Once rot gets a toehold in wood it is difficult to cure completely -- it is like a cancer. Digging out the rotted wood will still leave spores and water in the sound wood. After you fill in the cavity with something like epoxy, the rot continues to flourish underneath. Products promoted to make rotted wood sound and stop rot penetrate only until they meet water, with which they do not mix. Under the solid repair rotting goes on. With one exception (more later), the commercial products sold to treat dry wood to prevent rot are completely ineffective against established rot in wet wood because they are dissolved in petroleum solvents and oil and water do not mix.


There are two commonly available inexpensive materials that will kill rot in wood and prevent its recurrence. First, there are borates (borax-boric acid mixtures) which have an established record in preventing rot in new wood and in killing rot organisms and wood-destroying insects in infested wood. Second, there is ethylene glycol, most readily available as auto antifreeze-coolant. Glycol is toxic to the whole spectrum of organisms from staphylococcus bacteria to mammals. All of the published material on its effectiveness against wood-destroying fungi and insects that I am aware of is the result of my investigations over the past 15 years.
Both borate solutions and glycol penetrate dry and wet wood well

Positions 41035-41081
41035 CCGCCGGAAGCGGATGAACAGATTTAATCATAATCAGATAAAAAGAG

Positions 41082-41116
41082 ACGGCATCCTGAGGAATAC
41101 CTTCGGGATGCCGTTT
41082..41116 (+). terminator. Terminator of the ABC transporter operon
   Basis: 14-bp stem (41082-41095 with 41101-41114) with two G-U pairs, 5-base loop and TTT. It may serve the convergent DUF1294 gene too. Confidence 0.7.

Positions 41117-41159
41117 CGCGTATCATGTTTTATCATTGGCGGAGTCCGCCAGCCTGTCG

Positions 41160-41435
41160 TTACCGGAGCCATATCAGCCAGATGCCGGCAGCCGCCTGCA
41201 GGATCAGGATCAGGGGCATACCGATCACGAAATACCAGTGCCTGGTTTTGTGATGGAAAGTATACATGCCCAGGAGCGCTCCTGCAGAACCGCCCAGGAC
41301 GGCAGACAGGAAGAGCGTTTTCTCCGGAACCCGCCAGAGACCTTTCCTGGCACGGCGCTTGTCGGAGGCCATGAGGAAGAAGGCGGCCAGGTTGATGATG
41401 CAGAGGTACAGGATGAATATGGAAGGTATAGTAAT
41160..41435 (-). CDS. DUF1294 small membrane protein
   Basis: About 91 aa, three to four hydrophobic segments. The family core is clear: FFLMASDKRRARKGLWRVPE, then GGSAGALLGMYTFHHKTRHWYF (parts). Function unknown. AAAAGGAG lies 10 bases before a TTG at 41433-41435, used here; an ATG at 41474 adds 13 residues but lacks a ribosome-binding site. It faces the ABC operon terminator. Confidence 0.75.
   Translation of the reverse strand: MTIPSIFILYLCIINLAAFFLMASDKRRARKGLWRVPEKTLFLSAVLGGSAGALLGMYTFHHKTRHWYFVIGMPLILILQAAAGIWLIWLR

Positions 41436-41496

because they are water-soluble; in fact, penetration by glycol is especially helped by its extreme hygroscopicity -- its strong attraction for water. For both, the fact that they are water-soluble means they are not permanent solutions to rot in wood that is continually exposed to water-below the waterline and in ground-where they will eventually be extracted-dissolved out.
I first was interested in glycol as a wood-stabilizing agent, where it is in many ways superior to polyethylene glycol (PEG), and it was during this work that I realized the useful effect of glycol on organisms, though I was pretty dense in interpreting the first experiment. The ladies immerse the stems of greenery such as magnolia branches in glycerin to keep them green. Glycol is very similar to glycerin in all its physical properties and much cheaper, so I stuck a magnolia branch in antifreeze. The next day it was brown. After the third attempt I tumbled to the fact that the glycol was killing the greenery. This was the reason that glycol never replaced glycerin in applications such as a humectant for tobacco and an ingredient of cosmetics and pharmaceutical ointments, though it had all the desirable physical properties.